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Solar Power for Africa

Solar panels are becoming a common feature on rooftops of buildings in Africa. Why is this? Well, electricity costs have soared and a good number of people have realized the uncountable benefits of renewable energy. Besides the relief from the high monthly electricity bills, solar power could save the planet from dangers that threaten its future like toxic pollution and global warming that are caused by the reliance on fossil fuels.

The increase in the number of installations in Africa is attributed to the plummeting costs of the equipments to generate solar power.

A report by the International Energy agency says that solar power has the potential to be the top contributor of global power making up to 16% of the world’s electricity, with solar thermal electricity (STE) from concentrating solar power plants contributing another 11% by 2050.

Africa’s solar power has the capacity to supply the whole globe with energy but this potential remains untapped owing to technological challenges and poverty. Also lacking is the political will to formulate and implement policies that would see renewable sources of energy given preference. Most African policy makers are often blind to the potential of solar energy to spur economic growth in their countries, viewing it as a rather expensive venture. A good number of schools and hospitals in the rural areas in Africa do not have access to electricity, making service delivery almost impossible.

The UN’s goal of universal energy access by 2030 cannot be achieved if Africa continues its reliance on the mainstream sources energy that have often proved unsustainable thus leaving a big percentage of the African population in the dark.

Why solar power?

Generating electricity through solar power will undoubtedly be a solution to many of Africa’s challenges. Over half a billion people live without electricity in the continent and this has hampered economic growth.  The high cost of electricity has also led to high production costs crippling the competitiveness of the African nations in the global market.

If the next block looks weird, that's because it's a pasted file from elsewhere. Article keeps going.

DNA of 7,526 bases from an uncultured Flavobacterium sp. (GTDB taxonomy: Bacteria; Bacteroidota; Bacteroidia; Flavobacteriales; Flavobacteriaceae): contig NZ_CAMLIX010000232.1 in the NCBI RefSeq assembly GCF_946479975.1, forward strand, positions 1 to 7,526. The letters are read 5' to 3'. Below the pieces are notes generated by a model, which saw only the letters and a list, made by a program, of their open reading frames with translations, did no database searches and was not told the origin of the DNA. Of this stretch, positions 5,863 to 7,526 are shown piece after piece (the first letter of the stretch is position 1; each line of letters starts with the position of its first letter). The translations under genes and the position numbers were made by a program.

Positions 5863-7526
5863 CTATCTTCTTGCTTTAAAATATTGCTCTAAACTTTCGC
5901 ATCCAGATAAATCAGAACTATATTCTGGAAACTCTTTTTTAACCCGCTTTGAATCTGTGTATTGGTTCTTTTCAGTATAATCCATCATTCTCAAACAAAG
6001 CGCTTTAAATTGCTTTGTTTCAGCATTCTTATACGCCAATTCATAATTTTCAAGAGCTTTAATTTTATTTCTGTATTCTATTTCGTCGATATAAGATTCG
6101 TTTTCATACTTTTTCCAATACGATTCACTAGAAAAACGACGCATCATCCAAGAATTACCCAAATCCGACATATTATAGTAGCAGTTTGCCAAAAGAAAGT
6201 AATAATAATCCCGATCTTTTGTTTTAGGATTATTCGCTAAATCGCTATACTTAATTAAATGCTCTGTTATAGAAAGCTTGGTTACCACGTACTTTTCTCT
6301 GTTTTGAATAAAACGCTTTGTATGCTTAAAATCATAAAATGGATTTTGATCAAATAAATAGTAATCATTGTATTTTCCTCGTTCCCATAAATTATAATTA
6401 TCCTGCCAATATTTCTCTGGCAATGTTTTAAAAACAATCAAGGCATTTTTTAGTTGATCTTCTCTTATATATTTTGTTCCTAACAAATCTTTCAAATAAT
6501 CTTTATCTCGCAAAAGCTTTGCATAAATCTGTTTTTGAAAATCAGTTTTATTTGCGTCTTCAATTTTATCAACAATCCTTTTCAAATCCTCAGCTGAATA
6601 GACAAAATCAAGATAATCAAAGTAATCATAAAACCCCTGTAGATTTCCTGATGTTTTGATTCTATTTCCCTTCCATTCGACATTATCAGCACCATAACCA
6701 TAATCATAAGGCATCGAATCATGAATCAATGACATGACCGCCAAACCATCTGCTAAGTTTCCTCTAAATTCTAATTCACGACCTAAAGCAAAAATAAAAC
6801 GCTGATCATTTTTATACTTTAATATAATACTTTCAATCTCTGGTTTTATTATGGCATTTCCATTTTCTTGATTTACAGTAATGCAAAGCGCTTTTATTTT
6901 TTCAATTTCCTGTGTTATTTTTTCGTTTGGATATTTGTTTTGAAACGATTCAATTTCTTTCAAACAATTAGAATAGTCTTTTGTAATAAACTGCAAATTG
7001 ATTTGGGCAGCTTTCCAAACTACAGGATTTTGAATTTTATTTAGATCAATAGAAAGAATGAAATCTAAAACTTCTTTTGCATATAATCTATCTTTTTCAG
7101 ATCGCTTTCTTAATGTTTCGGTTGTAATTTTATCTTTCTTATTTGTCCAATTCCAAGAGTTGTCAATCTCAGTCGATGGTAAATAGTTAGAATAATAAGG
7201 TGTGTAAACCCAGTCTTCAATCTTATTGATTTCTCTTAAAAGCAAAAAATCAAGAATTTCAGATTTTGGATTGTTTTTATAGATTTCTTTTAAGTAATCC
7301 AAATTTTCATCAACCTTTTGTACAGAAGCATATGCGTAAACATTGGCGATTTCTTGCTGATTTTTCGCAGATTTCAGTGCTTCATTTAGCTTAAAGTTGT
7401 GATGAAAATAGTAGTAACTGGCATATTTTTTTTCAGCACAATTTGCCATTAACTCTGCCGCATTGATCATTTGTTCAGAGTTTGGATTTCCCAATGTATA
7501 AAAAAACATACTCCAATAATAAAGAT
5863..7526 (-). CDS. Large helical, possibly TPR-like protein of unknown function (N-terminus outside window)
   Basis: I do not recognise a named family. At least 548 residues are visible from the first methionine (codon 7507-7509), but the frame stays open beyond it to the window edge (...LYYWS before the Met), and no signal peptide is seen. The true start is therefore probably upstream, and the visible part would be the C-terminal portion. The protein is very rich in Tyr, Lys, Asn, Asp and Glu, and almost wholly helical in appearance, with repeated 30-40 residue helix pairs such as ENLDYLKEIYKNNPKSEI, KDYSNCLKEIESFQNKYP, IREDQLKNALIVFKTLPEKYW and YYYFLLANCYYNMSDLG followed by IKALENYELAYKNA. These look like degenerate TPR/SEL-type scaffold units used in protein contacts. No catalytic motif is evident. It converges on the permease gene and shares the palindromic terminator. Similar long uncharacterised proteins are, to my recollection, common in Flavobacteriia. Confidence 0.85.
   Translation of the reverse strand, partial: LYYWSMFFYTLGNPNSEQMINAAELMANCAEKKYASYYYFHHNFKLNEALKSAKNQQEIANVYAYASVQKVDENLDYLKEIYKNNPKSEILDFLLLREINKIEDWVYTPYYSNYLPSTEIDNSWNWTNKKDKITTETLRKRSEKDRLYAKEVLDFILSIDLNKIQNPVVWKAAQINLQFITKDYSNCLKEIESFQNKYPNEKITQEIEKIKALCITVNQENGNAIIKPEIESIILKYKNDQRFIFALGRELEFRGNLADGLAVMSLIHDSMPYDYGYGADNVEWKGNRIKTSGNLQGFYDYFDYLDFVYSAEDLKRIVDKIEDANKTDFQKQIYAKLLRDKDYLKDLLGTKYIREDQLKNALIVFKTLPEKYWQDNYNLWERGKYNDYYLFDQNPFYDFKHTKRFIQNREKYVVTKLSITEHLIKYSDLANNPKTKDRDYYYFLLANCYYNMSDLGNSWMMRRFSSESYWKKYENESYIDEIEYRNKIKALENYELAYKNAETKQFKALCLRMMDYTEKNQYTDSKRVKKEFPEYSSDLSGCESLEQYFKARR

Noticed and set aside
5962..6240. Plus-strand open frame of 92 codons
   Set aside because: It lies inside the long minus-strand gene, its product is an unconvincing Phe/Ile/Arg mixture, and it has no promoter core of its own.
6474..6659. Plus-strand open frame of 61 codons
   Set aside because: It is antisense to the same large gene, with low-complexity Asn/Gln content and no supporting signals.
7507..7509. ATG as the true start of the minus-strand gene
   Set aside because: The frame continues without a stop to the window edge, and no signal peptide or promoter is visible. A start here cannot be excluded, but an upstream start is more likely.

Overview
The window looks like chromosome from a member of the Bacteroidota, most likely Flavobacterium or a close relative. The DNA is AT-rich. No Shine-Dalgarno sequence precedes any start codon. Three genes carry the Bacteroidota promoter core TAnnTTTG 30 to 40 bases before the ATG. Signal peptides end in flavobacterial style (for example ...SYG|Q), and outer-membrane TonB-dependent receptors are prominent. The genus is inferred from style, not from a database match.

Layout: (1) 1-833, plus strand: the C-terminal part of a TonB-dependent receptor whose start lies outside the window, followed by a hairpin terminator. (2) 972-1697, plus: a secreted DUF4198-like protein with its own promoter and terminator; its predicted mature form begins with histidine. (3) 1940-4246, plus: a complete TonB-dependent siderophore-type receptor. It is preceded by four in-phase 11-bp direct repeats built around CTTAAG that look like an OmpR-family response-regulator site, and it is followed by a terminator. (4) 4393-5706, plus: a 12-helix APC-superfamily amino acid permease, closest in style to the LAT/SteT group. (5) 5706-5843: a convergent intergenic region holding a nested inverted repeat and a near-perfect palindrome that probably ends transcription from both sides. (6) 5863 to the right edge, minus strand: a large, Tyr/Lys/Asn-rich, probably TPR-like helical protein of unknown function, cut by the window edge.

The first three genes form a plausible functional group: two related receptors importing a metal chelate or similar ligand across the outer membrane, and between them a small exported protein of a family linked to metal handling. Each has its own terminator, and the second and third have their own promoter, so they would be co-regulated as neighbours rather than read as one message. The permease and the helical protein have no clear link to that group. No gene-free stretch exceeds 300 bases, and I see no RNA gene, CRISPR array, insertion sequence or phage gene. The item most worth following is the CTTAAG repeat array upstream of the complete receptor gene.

The existing electricity infrastructure in Africa is also a big hindrance to economic growth with the population rising each and every day. The African economies can thrive if Africa turns to large scale renewable energy projects.

Affordable electricity would therefore lead to better healthcare, communication technologies, information and education. Solar energy is reliable, free and requires little or no maintenance.

The equipments can also be installed anywhere whether in rural or urban areas. Solar energy has no emissions that threaten the environment, another reason why Africa should opt for solar energy. Sabiya Kadri of Shivam Photovoltaics, Indian manufacturers of solar products, adds that it is the most cost-effective way of generating electricity and should be utilized to the fullest.

Solar to power Africa’s future

However slowly, Africa is taking a new direction. A UNEP report released in 2013 suggests that South Africa recorded the world’s highest growth in renewable energy investments in 2012. South Africa is one of the African countries that have made tremendous strides towards reducing its dependency on coal which accounts for over 80% of its energy. They have an ambitious target to generate 18GW of clean energy by 2030.  There are also other technological hubs and clean energy projects in major African cities like Lagos, Accra and Nairobi that seek to power Africa’s development agenda through solar energy. African households are gradually getting their sources of electricity from solar power, increasing the market demand for solar power generating equipments in Africa. Off-grid solar photovoltaic for example has provided over 2 million Kenyan households access to energy. This is according to Green Alliance.

There is even more hope as the key players in the solar installation and manufacturing industry predict an upsurge in the reliance on solar power worldwide. Carola Rijnbeek, the Marketing Communication specialist at Victron Energy, the Dutch producers of solar products notices an increasing demand for off-grid systems. She opines that people are opting for this path either because of an unreliable grid or there may be no grid at all especially in remote areas. People are choosing sources of energy that best fit their needs and budget. She adds that governments and interest groups worldwide are increasingly defining rules and regulations on renewable energy at the local levels.

Ronald Terry, the Managing Director at the UK-based Photonworld Solar based on his knowledge of the African market says that in future, African solar power is going to be adapted for various applications, with solar street lighting already common in most African cities. He however warns that buyers should watch out for the quality of the solar products they buy. Mr. Terry also manages Salwan Enterprises that is based in Nigeria.

With continuous improvements in technology, it is expected that solar energy will get cheaper as the prices for conventional energy continue to rise.

In this issue we are looking at the benefits of solar power and how Africa is realizing its potential and turning to solar power as a preferred source of energy.

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